Saturday, April 30, 2011

The Morning After: Seahawks Draft Day 2 (John Moffit)

A thought occurred to me leading up to the draft last year. I surveyed our team and saw no area of strength. Some might have said our linebackers, but prove it to me with production, not salary. What was worse, a number of those units on the team (e.g., OL, DL, CB, etc.) had middle-aged or older players that had little chance of growing into dominant players. Captain Obvious would tell you great teams need to have some strengths, and he'd be right. So when the Seahawks had picks #6 and #14, I pondered the possibility of using both picks on one unit. The offensive line seemed like an obvious choice. A team could turn a weakness into a strength by picking two young and talented players for the same unit. The Seahawks ended up going the more traditional route, and instead, it was the 49ers who employed that strategy with their two #1 picks (Anthony Davis, Mike Iupati). As excited as I was for Earl and Russell, I was a little jealous of San Francisco's determination and focus on creating a dominant part of their team.

Just over a year later, the Seahawks have one-upped the 49ers in a way. Out of the first two picks in each of the last three drafts--a total of six picks--four have been offensive lineman. Max Unger was chosen in round two in 2009. Okung was picked last season, and now Carpenter and Moffit were the first two picks this year. All are projected starters, and each one other than Okung can play multiple positions along the line. Great offensive lines grow together. They enjoy the same professional upbringing. It is part of how they learn how to react in unison to defensive line stunts and blitzes. That kind of chemistry usually take a couple of years to develop. Expecting the line to magically be the 2005 Seahawks line would be unfair. Tom Cable, though, now has his pieces of clay to mold. It is no accident the team has left a Robert Gallery-sized hole between Unger and Okung at left guard. Cable can bring in a guy that knows his blocking approach, is a pretty good player, and carries the attitude he wants to instill. Even if the team does not get Gallery, there are lots of high quality free agent interior lineman out there. That left guard needs to be a vet. The young guys need a ring leader and someone to steady them in the huddle. A veteran QB is also a near certainty. Putting a rookie QB behind a bunch of young offensive lineman is a recipe for disaster.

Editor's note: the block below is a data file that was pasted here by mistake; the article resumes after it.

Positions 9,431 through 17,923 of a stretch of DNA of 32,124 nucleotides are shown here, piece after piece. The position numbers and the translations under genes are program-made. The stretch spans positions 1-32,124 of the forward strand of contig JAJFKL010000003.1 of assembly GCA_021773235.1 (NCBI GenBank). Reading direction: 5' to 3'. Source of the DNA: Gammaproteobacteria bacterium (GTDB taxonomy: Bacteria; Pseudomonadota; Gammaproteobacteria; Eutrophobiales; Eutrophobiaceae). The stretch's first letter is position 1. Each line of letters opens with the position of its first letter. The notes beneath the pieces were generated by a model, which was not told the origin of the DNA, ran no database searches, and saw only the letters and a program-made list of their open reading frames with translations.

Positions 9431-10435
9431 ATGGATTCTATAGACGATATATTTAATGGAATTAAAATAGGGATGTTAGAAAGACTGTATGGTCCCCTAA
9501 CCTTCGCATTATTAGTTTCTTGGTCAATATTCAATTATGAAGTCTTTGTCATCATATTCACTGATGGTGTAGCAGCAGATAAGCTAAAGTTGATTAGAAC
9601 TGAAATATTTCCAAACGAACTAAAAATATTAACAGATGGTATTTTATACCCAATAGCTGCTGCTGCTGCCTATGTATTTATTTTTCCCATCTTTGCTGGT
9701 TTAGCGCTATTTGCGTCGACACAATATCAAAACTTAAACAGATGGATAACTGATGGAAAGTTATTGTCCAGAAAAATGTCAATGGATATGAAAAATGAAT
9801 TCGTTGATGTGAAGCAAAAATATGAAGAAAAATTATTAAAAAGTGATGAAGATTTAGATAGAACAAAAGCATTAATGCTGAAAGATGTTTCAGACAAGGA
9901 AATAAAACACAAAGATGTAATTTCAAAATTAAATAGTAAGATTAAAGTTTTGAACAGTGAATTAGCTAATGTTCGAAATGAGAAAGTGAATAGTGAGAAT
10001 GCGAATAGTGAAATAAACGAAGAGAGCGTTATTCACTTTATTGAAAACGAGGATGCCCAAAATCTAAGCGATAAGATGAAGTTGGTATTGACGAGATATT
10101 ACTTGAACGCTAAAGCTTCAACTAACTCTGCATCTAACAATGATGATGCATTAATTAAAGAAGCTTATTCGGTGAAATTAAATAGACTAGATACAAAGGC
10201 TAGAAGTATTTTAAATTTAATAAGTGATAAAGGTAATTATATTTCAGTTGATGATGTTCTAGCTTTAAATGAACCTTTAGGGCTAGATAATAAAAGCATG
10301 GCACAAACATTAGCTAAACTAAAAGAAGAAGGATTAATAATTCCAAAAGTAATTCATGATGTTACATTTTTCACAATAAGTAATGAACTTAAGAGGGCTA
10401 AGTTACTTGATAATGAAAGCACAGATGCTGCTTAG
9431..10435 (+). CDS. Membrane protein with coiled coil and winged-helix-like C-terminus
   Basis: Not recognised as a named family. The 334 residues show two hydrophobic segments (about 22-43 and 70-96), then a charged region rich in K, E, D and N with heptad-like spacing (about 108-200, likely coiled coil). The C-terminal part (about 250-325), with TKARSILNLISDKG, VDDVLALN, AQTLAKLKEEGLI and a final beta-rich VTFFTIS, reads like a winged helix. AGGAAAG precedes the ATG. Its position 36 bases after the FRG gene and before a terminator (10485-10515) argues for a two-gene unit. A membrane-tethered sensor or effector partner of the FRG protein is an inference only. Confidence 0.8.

The way the Seahawks ended up with the 3rd round pick to take Moffit was by making a solid trade with Detroit. At least one reader asked how moving back from the 2nd round to the 3rd would help us find elite players. I've pointed out many times before that depth does not win championships, elite talent does. There is a lot of talent in this draft, and the front office made the decision that they'd have a better chance of finding great players with a 3rd and an extra 4th than just one 2nd. I'm inclined to agree. There is not a huge drop-off from the 2nd to 3rd this year, and there are some starter-quality players still to be had in the 4th. Adding the extra pick and moving back puts much less pressure on each pick to be right, and increases the chances the team can comfortably draft the best player available. The Moffit choice was a great example. If they did not add the extra pick, it would have been very tempting to reach for a player with their 2nd round pick, knowing they wouldn't pick again until the fourth. Instead, they *knowingly* passed on guys in the 2nd in order to draft the best talent they saw in the 3rd. I don't think you would have seen an offensive lineman chosen if the team picked in the 2nd. Picking one in the 3rd showed their confidence about what will be available in the fourth, where they own the two of the top ten picks.

Today is the day that will define this draft. The 4th and 5th round will be decisive. There is plenty of talent left. 

Friday, April 29, 2011

Report: John Moffit Senior Bowl Review

It is Groundhog's Day in the Hawk Blogger household as I found myself watching the Senior Bowl yet again. This time, it was the North squad that drew my attention as I zeroed in on new Seahawk John Moffit. Grading out an interior lineman is a little tougher than a guy like James Carpenter on the edge of the line. Moffit started the game lined up as Center, and spent a fair amount of his time chipping or double-teaming other lineman's defenders. When he was isolated one-on-one with a DT, he generally held his own. The glaring exception was when he lined up against Clemson's Jarvis Jenkins. Jenkins manhandled him in a few cases.

Once Moffit slid over to guard, he appeared much more comfortable. He even staggered Jenkins with a good jab off the line. I had remembered Moffit being more dominant, but he did not have a great game at the Senior Bowl. It wasn't horrible, but it was not outstanding.